US mulls using Mafia prosecution laws against Capitol rioters

US mulls using Mafia prosecution laws against Capitol rioters

The Justice department of United States is considering whether members of the far-right groups involved in the attack on Capitol can be charged under federal laws, which are usually used against people involved in organised crime.

On January 6th an armed and angry mob of Trump supporters stormed Capitol Hill and clashed with police, which interrupted the formal congressional certification of Joe Biden. More than 170 people have been charged in connection with the attack.

A source spoke on condition of anonymity, “Using the RICO statute to charge people involved in the Capitol violence is being debated within the Justice Department, with no final decision made.”

RICO or the Racketeer Influenced and Corrupt Organizations Act 1970 enables prosecutors to combat certain ongoing racketeering crimes such as murder, kidnapping, bribery and money laundering. This statue was crafted to help prosecutors convict top Mafia bosses, who ordered others to commit crimes. It provides for hefty criminal penalties including up to 20 years in prison and seizure of assets obtained illegally through a criminal enterprise. These cases are very complex and take years to develop; hence it requires approval from Justice Department leadership.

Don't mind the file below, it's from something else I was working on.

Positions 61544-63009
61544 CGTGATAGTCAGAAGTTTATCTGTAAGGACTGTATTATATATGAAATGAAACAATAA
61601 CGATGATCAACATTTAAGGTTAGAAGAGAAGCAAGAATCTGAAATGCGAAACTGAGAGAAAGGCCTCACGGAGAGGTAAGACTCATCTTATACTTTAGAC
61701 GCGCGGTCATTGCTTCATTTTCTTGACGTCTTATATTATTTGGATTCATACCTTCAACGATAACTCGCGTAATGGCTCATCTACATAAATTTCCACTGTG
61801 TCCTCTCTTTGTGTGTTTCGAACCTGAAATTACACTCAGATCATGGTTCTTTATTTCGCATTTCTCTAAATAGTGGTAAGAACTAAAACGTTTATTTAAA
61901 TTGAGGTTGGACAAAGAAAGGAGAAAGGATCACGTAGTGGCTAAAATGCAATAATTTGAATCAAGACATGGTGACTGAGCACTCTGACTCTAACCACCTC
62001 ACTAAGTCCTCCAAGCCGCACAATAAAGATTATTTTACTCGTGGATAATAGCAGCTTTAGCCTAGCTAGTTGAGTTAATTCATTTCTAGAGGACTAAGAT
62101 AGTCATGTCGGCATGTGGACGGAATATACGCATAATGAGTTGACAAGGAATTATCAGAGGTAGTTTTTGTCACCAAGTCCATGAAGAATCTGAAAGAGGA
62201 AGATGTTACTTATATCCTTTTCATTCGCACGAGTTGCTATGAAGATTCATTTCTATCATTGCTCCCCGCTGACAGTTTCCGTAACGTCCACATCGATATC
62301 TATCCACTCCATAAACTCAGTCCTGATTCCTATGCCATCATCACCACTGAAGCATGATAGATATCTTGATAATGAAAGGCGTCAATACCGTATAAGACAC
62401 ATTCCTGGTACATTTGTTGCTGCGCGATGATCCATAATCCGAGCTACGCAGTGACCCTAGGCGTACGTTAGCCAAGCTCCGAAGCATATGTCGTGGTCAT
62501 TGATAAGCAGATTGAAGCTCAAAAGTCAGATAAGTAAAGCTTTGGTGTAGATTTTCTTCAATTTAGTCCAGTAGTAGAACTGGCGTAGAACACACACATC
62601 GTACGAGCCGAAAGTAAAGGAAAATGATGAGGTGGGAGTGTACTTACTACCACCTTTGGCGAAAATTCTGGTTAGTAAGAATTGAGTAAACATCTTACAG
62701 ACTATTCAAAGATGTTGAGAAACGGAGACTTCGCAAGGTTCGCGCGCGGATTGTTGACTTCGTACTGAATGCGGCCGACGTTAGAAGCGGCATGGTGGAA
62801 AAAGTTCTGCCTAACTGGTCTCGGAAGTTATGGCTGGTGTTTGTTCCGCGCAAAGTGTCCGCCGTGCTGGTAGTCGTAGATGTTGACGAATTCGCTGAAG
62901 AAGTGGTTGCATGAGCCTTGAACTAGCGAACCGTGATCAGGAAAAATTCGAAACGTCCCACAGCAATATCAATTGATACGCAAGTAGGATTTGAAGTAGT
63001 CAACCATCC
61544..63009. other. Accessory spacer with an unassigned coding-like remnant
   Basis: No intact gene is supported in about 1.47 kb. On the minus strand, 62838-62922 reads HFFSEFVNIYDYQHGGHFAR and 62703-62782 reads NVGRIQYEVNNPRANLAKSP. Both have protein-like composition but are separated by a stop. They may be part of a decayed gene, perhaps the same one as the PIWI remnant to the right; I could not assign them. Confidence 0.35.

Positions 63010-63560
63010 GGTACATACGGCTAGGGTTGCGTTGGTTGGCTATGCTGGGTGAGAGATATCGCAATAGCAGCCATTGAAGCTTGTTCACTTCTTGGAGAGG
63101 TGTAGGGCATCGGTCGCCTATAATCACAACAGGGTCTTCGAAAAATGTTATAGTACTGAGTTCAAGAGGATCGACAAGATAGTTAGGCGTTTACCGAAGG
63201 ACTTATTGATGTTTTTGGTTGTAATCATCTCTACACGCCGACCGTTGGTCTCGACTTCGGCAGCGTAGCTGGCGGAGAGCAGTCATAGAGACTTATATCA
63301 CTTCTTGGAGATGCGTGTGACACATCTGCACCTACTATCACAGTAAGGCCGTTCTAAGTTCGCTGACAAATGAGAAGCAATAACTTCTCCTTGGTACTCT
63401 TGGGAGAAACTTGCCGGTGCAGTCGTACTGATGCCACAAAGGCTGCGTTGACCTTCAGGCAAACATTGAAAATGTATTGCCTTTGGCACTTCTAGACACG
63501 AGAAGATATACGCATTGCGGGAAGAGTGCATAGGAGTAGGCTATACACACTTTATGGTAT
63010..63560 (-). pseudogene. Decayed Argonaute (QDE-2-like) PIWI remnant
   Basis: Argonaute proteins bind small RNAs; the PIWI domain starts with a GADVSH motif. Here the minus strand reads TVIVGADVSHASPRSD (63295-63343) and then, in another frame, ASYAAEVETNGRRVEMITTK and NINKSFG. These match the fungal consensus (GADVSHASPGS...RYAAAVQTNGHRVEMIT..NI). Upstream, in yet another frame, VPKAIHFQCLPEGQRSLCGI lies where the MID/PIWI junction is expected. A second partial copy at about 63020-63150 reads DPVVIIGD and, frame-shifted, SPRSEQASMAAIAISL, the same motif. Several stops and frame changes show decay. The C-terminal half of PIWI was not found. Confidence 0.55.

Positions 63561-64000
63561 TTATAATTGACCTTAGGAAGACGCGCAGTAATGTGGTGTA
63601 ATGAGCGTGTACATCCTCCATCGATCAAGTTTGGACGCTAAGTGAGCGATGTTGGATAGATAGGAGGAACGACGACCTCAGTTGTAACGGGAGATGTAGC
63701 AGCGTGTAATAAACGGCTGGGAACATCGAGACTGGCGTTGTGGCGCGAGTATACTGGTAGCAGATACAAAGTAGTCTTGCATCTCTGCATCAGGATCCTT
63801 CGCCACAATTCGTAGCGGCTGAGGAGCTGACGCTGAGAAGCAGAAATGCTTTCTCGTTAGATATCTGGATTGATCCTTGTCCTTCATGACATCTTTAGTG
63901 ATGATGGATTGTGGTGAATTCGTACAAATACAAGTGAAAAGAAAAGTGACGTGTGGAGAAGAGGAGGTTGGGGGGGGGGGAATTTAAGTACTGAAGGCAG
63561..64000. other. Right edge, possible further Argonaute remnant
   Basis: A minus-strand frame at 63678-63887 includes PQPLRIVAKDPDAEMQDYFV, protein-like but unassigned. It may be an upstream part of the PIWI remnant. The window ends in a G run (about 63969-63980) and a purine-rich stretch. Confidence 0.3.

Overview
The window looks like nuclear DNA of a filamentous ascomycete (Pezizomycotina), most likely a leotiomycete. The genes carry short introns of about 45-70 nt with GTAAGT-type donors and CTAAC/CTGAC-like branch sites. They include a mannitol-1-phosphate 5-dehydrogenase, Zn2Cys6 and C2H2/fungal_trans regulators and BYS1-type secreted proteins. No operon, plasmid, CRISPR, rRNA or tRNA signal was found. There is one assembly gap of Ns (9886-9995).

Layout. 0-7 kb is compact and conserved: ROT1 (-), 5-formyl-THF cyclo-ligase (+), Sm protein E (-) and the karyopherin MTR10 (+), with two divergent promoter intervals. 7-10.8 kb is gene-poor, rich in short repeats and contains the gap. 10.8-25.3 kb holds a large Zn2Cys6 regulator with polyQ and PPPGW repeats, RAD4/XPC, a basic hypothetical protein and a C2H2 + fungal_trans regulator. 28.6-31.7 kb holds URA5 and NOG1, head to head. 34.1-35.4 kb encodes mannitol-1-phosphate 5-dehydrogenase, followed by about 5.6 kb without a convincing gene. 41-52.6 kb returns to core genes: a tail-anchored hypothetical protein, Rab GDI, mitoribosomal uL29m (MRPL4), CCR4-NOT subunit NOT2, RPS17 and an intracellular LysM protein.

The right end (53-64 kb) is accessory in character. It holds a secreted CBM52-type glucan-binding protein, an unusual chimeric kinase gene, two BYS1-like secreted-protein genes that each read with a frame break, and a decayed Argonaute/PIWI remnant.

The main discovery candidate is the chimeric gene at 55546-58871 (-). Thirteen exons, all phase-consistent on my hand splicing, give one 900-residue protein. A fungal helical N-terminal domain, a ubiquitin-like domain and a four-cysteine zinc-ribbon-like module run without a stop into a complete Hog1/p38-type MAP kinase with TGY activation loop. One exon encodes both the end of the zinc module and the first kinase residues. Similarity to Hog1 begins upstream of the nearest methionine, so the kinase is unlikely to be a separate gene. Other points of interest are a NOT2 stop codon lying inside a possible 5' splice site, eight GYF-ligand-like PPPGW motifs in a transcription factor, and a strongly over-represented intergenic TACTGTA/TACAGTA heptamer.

5 deaths were reported in the attack which inlcuded a police officer. It is still not clear if cases arising from it meet “statutory elements” necessary for a RICO charge. An official said, “This is something that is being mulled over in the halls of DOJ.”

Currently some Oath Keepers and Proud Boy members are facing the charge of obstructing an official government proceeding. It is known as a “racketeering activity.” The prosecutors in a RICO case would need to show that the far-right groups qualify as a “criminal enterprise” and that members of the enterprise engaged in a pattern of two or more related crimes beyond the Capitol riots.

The senior federal prosecutor for the District of Columbia, Michael Sherwin said that a wide range of criminal charges are being contemplated, including trespassing, assault and seditious conspiracy. He also said that he would charge people based on what the evidence showed.

The RICO act has been used by the prosecutors against Omar Abdel Rahman, known as the “Blind Sheikh”. He was convicted of plotting to bomb the United Nations and George Washington Bridge in New York.

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